Gartner's Nguyen said he was also underwhelmed by this year's Apple event, which some have even begun calling "one of the most disappointing iPhone launches in recent memory."

"I don't think there was much to share in terms of what is that much better on the S models," he said. "Smartphones -- including Apple's -- have gotten so good that it's difficult for most people to tell the difference or care; so, often times, buying new phones comes down to prestige. As in, I have to tell you it's the latest [iteration of a device], because you may not notice otherwise."

Part of the issue is our rising expectations, said R Ray Wang, principal analyst at Constellation Research. We often expect grand, innovative strides forward, but mobile technology has advanced so much that perhaps all we should really expect from here on out are incremental improvements. Even if more newsworthy technology advancements do exist out there in the ether, cost is often a limiting factor in what can go into a wide-release device.

"For example, while the technology for a clear-glass iPhone is there, it's way too expensive," Wang said.  "Having a camera on the Apple Watch would be awesome, but that's still not cost-effective."

Time will tell how much longer this near-term, incremental strategy help Apple differentiate itself from its competitors.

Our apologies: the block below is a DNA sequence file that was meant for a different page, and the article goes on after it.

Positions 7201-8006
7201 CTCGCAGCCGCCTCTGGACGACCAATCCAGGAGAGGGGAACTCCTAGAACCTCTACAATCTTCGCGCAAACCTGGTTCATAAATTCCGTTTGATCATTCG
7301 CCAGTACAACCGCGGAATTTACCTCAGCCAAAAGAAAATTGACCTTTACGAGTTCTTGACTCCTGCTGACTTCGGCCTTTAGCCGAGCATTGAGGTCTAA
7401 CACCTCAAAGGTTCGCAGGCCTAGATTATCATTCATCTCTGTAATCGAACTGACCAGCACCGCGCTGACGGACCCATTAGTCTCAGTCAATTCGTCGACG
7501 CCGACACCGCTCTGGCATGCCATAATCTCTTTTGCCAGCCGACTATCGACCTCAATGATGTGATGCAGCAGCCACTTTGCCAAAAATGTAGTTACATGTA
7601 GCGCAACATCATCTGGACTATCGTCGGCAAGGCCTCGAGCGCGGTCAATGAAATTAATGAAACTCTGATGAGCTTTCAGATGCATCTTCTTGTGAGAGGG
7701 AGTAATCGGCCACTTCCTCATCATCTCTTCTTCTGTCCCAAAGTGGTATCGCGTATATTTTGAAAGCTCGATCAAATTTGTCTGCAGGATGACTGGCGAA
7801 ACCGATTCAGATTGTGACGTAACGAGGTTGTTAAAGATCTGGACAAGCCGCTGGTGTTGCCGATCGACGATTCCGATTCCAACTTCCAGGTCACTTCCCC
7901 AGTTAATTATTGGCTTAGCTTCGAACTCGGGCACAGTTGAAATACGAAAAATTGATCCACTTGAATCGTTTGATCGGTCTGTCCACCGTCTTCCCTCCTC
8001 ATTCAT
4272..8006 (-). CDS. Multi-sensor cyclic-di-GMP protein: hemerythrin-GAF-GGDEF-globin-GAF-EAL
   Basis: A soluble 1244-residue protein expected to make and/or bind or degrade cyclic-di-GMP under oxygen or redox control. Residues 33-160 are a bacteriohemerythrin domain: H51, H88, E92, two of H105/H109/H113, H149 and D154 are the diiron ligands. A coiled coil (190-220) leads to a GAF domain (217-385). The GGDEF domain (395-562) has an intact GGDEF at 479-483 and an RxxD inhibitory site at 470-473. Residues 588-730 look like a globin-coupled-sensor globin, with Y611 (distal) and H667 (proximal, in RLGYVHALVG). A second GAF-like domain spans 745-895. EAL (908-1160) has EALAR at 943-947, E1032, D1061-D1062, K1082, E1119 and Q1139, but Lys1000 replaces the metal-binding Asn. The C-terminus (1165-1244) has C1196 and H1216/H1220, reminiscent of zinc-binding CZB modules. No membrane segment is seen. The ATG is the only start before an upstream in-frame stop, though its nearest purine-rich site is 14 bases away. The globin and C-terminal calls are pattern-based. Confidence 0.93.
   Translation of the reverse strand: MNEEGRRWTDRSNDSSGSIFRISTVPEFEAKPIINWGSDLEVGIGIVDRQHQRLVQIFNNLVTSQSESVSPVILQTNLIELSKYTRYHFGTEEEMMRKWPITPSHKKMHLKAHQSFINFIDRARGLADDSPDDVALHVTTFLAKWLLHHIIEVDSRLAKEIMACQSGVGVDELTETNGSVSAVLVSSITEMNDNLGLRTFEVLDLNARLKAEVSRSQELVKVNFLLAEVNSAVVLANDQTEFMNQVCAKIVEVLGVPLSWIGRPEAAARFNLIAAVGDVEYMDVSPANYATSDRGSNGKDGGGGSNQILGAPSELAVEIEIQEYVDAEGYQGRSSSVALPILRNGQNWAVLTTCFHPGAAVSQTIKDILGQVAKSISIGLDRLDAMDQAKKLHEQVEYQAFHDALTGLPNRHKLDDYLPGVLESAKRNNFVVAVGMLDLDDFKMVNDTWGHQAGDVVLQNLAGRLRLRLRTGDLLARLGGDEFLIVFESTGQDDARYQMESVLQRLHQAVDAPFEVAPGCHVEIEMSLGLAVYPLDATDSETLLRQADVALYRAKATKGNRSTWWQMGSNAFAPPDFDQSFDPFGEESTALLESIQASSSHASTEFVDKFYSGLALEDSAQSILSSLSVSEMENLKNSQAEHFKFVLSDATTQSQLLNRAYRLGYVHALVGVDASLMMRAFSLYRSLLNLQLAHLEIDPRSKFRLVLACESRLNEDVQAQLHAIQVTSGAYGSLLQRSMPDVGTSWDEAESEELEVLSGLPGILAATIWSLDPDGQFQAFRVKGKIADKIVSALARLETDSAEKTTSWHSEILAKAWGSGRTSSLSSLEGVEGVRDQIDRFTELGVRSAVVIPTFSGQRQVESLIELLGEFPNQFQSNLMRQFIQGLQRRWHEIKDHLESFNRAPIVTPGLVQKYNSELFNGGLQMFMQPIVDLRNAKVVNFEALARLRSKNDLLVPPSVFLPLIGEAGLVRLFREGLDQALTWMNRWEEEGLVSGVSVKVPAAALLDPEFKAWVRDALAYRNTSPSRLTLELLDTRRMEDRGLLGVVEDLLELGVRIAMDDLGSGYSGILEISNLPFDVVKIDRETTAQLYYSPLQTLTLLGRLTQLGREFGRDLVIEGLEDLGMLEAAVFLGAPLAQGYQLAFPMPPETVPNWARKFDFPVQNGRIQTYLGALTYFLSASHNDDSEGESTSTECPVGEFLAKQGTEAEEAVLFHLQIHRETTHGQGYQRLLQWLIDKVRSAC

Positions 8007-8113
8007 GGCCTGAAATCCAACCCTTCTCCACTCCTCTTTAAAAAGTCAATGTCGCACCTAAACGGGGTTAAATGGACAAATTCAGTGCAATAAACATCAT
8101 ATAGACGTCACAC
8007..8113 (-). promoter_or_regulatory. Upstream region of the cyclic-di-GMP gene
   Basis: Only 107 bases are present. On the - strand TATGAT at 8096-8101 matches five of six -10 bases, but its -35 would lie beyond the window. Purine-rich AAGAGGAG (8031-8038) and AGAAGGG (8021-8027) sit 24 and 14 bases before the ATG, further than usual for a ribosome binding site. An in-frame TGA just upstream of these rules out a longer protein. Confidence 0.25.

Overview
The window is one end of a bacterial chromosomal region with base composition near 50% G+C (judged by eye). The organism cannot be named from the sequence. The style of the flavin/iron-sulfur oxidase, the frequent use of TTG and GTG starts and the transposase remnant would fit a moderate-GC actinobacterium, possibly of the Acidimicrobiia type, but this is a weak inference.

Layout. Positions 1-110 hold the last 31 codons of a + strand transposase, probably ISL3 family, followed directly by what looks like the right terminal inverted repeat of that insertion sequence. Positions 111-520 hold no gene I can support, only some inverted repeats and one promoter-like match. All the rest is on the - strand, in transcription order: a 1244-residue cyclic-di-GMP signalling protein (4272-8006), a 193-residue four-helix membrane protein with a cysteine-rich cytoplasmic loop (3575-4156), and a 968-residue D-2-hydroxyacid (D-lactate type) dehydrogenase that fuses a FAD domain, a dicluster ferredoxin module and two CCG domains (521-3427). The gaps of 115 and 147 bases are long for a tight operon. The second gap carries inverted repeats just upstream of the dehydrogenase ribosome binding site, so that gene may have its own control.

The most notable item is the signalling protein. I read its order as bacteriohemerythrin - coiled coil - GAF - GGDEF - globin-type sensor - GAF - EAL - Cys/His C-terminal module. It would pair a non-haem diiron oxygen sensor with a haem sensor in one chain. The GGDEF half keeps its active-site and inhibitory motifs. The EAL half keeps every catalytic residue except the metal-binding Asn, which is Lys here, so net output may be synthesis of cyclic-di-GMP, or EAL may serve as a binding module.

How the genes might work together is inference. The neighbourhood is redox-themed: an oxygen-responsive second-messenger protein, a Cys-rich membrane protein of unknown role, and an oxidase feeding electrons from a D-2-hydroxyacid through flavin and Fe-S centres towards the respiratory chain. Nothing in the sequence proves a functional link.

More on what was unveiled at the 2018 Apple event

The three new iPhone models -- the XS (that's 10 S), the XS Max and the XR -- range in price from $750 for the "budget" XR to $1,099 for the XS Max with a 6.5-inch screen. The XS and XS Max phones come with touted camera improvements, Apple's latest powerhouse mobile chip, the upcoming iOS 12, support for dual SIMs, better battery life and better water resistance.

The Watch Series 4 comes with a larger display, a built-in electrocardiogram that can detect potentially deadly heart issues, fall detection, an emergency call feature and approval from the FDA.

Also announced were several improvements to Apple's ARKit 2, including improved face tracking, realistic rendering, support for 3D object detection and a bigger focus on gaming.

Don't forget about AR

The part of this 2018 Apple event that stood out the most to Alan Lepofsky, principal analyst at Constellation Research, was Apple's continued focus and innovation around augmented reality. While images of headsets for virtual reality are perhaps more common due to their proliferation in science fiction, Lepofsky said AR offers far more practical impact, with a fraction of the barriers to entry.

"With iPhones and ARKit, it is simple for people to enhance what they see on screen with augmented data and insights," Lepofsky said. "While most of the applications available today are for use in our personal lives, I expect to see an explosion of business-related applications coming soon."

Hammond agreed there were some interesting AR demos that have potential, but he said AR on a phone or tablet is always going to hit a certain level of immersiveness and struggle to move beyond it. "So, I fear we may be in this cycle of incremental releases until we get truly decent hands-free devices as our next big leap," Hammond said.